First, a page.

• Cons:

  • Manual focus can be a bit of a pain
Nikon F3

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4. Nikon F-501

Nikon F501

The Nikon F-501, known as the N2020 in the United States, is an autofocus camera and the first of its kind for Nikon when it was released in the year 1986. The film loading system in this camera is also automatic in nature.

The integrated motor, easy to read screens and an auto exposure system make the N2020 simple to use, even for beginners. The through-the-lens autofocus is very accurate, particularly for a camera of its age.

The focus modes also have dual settings that include single and continuous focus. There are auto-exposure lock buttons, and all-in-all, you get a very well designed camera in the N2020.

Nikon F-501 Features

  • Film Type: 35 mm
  • Shutter Speed: 1s to 1/2000 of a second
  • Frames per Second: 2.5
  • ISO Range (Manual): 25-2000, 12-3200
  • Lens Compatibility: Post-1977 (pre-1977 with lens modification)
  • Extras: Autofocus compatible
  • Pros:

  • Compatible with modern autofocus lenses
  • Ergonomically designed
  • Straightforward to use and an excellent camera to learn film photography
  • Durable and reliable
  • Available for a budget price
  • Cons:

  • Viewfinder can feel small
  • Slightly bulky
Nikon F-501

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5. Nikon F2

nikon f2 film camera

The Nikon F2 can be a great option for professionals since it comes with a wide ISO and shutter speed range, offering control and versatility. The manual mode is also easy to understand and access, although you can also use the aperture-priority and shutter-priority modes.

The F2 uses the older prong design which fits into the “rabbit ears” on the lens to calibrate the light meter. This means that it is compatible with all Nikkor lenses, although will lose metering on the more recent series E lenses without lens conversion. Of course it remains manual focus only.

The swing-open back was an addition to this camera for convenient access to the film, and the design of the ISO and shutter speed control wheels is particular unique on this model. It is also possible to use this camera without a battery in its manual operation.

Nikon F2 Features

  • Film Type: 35 mm
  • Shutter Speed: 1s to 1/2000 of a second
  • Frames per Second: 5
  • ISO Range (Manual): 6-6400
  • Lens Compatibility: All
  • Extras: Horizontal focal plane shutter; swing-open back
  • Pros:

  • It includes titanium shutter curtains that ensure durability
  • You can easily operate this camera even without any batteries as long as you use it in its manual mode
  • Relatively easy to use
  • Metal construction makes the camera able to withstand knocks and bumps
  • High frame rate shutter
  • Cons:

  • No auto mode
  • Potential reliability issues
Nikon F2

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6. Nikon F75

nikon f75

The Nikon F75 came out in 2003. It is referred to as the N75 in the US and the U2 in Japan. This camera has changeable viewfinder screens including one for depth-of-field, making it easier to make specific focusing adjustments.

Since this camera has a largely plastic construction, it was and has been sold at a more affordable cost, without compromising on the quality and sturdiness. This camera is also much closer to more modern digital cameras in its functionality, having a wide range in terms of its shutter speed, and compatibility with autofocus lenses.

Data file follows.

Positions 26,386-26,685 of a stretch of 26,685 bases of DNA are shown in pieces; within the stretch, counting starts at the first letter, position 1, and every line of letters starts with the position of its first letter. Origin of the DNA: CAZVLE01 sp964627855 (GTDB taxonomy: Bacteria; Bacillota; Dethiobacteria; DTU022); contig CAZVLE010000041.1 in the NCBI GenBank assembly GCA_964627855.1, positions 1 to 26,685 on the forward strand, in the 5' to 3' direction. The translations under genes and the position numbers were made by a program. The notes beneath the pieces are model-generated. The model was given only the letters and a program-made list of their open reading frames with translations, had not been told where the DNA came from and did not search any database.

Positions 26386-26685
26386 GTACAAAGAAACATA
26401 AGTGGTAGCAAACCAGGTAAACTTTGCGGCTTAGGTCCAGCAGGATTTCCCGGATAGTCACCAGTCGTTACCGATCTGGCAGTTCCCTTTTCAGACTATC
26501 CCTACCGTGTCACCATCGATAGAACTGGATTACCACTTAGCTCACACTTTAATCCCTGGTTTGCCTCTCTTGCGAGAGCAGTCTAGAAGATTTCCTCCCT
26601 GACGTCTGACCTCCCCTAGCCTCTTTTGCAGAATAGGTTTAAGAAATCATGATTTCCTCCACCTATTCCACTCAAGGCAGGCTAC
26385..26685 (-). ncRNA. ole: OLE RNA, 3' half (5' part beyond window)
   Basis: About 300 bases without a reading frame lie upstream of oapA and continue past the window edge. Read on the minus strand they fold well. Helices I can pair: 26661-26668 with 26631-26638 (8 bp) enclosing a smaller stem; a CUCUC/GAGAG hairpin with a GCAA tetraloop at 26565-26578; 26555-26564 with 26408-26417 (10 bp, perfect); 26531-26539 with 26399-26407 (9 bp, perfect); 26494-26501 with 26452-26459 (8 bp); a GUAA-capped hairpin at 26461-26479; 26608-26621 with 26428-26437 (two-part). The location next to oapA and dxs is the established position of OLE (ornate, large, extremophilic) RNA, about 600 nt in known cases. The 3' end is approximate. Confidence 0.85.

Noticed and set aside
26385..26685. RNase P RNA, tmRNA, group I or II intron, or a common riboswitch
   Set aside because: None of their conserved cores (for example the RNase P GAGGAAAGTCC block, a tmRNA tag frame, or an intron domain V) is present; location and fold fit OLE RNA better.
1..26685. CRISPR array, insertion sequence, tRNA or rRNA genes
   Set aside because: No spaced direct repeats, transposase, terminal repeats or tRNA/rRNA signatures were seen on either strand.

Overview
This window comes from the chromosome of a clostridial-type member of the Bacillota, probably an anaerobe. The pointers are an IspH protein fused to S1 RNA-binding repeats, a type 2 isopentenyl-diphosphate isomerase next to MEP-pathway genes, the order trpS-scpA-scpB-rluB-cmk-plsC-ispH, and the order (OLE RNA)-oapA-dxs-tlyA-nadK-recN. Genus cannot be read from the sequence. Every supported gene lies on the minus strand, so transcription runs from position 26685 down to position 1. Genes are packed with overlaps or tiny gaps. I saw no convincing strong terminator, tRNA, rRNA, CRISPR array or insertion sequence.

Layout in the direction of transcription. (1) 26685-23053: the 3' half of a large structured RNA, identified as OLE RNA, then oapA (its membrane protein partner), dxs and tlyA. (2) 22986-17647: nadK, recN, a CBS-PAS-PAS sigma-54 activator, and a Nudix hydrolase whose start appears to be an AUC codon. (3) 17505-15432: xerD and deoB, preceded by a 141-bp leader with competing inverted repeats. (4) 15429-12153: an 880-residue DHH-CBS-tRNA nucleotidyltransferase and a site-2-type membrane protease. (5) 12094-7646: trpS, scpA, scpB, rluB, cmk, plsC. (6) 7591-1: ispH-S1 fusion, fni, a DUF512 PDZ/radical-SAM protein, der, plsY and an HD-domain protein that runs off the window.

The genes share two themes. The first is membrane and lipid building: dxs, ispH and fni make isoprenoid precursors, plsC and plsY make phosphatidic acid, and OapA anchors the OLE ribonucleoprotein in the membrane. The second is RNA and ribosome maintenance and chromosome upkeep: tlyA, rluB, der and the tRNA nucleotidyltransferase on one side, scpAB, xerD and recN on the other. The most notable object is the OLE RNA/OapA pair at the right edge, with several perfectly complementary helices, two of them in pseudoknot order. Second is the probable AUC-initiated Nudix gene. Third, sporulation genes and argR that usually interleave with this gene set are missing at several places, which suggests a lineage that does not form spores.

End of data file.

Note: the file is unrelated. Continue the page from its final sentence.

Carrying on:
There are all kinds of exposure modes, allowing for aperture priority and shutter priority and plenty of extra info such as a battery level display in the viewfinder. The metering system also has 25 sections, more than the usual 14.

The F75 is one of the more modern cameras on this list, and uses electronic coupling for metering. Pre-1977 lenses cannot be used without lens modification.

Nikon F75 Features

  • Film Type: 35 mm
  • Shutter Speed: 30s to 1/2000 of a second
  • Frames per Second: 1.5
  • ISO Range (Manual): 25-5000
  • Lens Compatibility: Post-1977 (pre-1977 with lens modification)
  • Extras: Can us a depth-of-field preview screen, pop-up flash, plenty of exposure modes
  • Pros:

  • Affordable without losing out on the quality of its features
  • Modern functionality in shutter speed and shooting modes
  • ISO range can be adjusted separately for manual and automatic modes
  • Easy to read screens
  • Pairs well with Vibration Reduction (VR) lenses
  • Cons:

  • Lacks ouright durability when compared to all-metal cameras
  • Lacks character
Nikon F75

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Final Thoughts on the Best Nikon Film Cameras

There are far more Nikon film cameras available than the few we have looked at here, such as the Nikon EM film camera, and many more. This article is just to give you a taste of the kinds of 35mm film cameras produced by Nikon over the years, and some good choices for those that are available for a reasonable price.

Any one of them would make a good first step into film photography, particularly if you are looking for a fully manual camera, although your options are more limited if you require extra shooting modes like aperture-priority.

If you want a true classic model, then you can’t beat the Nikon FM2, but if you are looking for something a little more suited to beginners, then I would prefer the Nikon FE2.

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Hi, I'm Tim Daniels, photographer and photo trainer, founder of Lapse of the Shutter and creator of the totally free Lightroom Develop System. I've travelled to (probably) 30 countries over the last few years, taking photos and licensing them around the world, and creating lots of free photography learning resources. Read More ...